Why were the horse, dog, and ox mad at the camel? 

Possible Answers:

The horse, dog, and ox were mad at the camel because they had to work double-time since the camel refused to work. 

The horse, dog, and ox were mad at the camel because the camel got to eat better food than they did. 

The horse, dog, and ox were mad at the camel because the camel would not talk to them. 

The horse, dog, and ox were mad at the camel because the camel only talked to the Man. 

Correct answer:

The horse, dog, and ox were mad at the camel because they had to work double-time since the camel refused to work. 

Explanation:

We were told near the beginning of the story that the Man said the horse, dog, and ox would have to work double-time to make up for the camel not working. 

"At the end of the day the Man called the Horse and the Dog and the Ox together, and said, “Three, O Three, I’m very sorry for you (with the world so new‐and‐all); but that Humph‐thing in the Desert can’t work, or he would have been here by now, so I am going to leave him alone, and you must work double‐ time to make up for it.”

That made the Three very angry (with the world so new‐and‐all), and they held a palaver, and an indaba, and a punchayet, and a pow‐wow on the edge of the Desert; and the Camel came chewing milkweed most ’scruciating idle, and laughed at them. Then he said “Humph!” and went away again."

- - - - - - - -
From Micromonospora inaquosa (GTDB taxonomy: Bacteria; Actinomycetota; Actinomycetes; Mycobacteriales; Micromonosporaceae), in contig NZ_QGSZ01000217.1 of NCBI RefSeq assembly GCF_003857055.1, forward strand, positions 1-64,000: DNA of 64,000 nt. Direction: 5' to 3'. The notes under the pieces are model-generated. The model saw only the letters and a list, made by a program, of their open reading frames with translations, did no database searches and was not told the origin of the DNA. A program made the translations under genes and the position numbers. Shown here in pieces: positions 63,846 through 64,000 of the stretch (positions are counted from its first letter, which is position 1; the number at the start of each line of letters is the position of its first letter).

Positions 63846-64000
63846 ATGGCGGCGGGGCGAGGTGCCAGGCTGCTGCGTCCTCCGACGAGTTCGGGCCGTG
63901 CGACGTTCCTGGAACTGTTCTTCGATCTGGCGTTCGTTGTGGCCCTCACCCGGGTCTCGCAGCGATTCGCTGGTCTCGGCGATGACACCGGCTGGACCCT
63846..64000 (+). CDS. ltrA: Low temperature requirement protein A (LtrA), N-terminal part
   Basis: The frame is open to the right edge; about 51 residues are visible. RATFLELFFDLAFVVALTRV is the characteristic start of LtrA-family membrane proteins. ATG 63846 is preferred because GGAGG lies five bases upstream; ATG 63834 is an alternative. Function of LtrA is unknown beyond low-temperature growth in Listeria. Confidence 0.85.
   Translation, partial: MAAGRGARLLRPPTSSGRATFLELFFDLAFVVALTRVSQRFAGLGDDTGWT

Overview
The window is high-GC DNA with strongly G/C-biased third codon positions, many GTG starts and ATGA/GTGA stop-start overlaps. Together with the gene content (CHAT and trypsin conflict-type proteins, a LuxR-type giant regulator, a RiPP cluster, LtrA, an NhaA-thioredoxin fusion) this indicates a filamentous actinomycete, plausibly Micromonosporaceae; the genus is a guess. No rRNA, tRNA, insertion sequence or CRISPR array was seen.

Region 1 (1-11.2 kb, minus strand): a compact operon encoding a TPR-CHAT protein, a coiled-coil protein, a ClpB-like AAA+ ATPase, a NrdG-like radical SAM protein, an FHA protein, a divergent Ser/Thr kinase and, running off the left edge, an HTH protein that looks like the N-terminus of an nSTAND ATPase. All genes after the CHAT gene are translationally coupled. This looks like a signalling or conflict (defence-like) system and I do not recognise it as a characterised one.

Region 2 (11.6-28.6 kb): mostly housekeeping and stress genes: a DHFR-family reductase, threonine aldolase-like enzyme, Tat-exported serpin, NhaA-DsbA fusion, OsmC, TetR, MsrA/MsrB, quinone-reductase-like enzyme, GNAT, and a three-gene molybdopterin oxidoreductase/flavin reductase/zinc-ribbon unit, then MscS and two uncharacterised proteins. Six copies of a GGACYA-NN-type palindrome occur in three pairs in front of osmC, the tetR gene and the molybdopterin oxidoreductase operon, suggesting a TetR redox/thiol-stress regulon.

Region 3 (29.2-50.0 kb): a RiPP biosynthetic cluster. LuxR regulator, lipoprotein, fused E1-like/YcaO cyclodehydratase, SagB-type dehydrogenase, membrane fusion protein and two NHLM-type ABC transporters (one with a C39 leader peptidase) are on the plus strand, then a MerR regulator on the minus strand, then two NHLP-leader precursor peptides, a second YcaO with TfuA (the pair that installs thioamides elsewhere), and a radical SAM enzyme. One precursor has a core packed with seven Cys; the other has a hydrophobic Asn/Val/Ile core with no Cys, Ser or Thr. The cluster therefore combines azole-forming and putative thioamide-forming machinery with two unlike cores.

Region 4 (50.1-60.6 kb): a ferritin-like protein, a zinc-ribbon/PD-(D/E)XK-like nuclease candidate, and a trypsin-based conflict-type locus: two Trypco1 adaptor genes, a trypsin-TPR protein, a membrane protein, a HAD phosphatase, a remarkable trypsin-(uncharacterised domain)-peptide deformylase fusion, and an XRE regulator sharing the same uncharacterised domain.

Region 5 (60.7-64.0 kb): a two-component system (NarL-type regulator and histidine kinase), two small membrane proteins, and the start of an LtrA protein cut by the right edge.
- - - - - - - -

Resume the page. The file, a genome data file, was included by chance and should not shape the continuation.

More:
Example Question #1 : Inference

“Honest Abe” 

Abraham Lincoln is not just the face on the penny. Abraham Lincoln was the 16th president of the United States and he was known as “Honest Abe." This nickname started when he was a young boy working in a store. If he gave someone the wrong change back, then he would follow them home and give them their left over money. “Honest Abe” is remembered as an honest boy and a great president. 

Abraham Lincoln was born in 1809 in a one-room home in Kentucky, and then later moved to Indiana and later Illinois. He grew up very poor and after his mother passed away, his older sister took care of him. Abraham Lincoln did not have an easy time growing up, but he was very smart. Most of what he knew he learned on his own by reading books, he was self-taught.

Lincoln became president in 1861. Lincoln wanted to end the use of slavery in the United States, which upset many people. Because of this, some states did not want to be apart of the United States and tried to have their own laws and rules. A war started and lasted for 4 years. This became known as the Civil War. After it ended, all of the states of the United States stayed together, and President Lincoln said that all slaves needed to be set free. 

Abraham Lincoln’s life was too short. He died at age 56, but he will always be remembered. 

Based on the passage, what describes Abraham Lincoln's childhood? 

Possible Answers:

Challenging 

Strict 

Easy 

Happy 

Correct answer:

Challenging 

Explanation:

In the passage, we are told that Lincoln did not have an easy time growing up. His mother passed away when he was young and he grew up very poor. Because of these things, his childhood was most likely not happy or easy. It would be very sad and hard to lose a mother so young and grow up in a one-room home. Nothing is mentioned about Lincoln's dad or sister being strict. 

"Challenging" is the best answer to this questions. It would be challenging to grow up poor, having to teach yourself things instead of being taught by a teacher everyday, and losing your mother at a young age.